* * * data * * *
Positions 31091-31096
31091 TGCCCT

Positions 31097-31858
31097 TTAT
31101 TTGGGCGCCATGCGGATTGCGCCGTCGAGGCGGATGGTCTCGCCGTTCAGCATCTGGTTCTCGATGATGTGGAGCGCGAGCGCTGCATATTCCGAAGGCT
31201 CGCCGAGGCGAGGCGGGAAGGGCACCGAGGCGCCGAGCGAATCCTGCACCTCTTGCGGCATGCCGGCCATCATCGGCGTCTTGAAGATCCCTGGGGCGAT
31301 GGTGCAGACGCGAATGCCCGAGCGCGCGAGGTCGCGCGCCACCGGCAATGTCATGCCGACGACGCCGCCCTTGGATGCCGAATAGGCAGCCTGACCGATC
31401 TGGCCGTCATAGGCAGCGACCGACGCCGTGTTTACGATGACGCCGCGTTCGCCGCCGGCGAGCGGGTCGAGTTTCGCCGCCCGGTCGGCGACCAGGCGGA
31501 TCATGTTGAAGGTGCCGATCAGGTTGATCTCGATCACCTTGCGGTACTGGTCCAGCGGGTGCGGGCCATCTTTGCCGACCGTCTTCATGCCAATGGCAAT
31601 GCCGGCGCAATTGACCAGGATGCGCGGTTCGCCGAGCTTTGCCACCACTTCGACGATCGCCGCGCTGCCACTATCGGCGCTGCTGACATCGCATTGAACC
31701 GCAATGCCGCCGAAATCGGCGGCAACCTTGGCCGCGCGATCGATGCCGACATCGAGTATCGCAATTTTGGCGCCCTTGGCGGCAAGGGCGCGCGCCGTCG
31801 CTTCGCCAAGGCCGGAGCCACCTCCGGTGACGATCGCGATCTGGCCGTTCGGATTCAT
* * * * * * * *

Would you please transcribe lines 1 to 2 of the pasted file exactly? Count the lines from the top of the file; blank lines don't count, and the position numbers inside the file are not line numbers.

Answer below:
Positions 31091-31096
31091 TGCCCT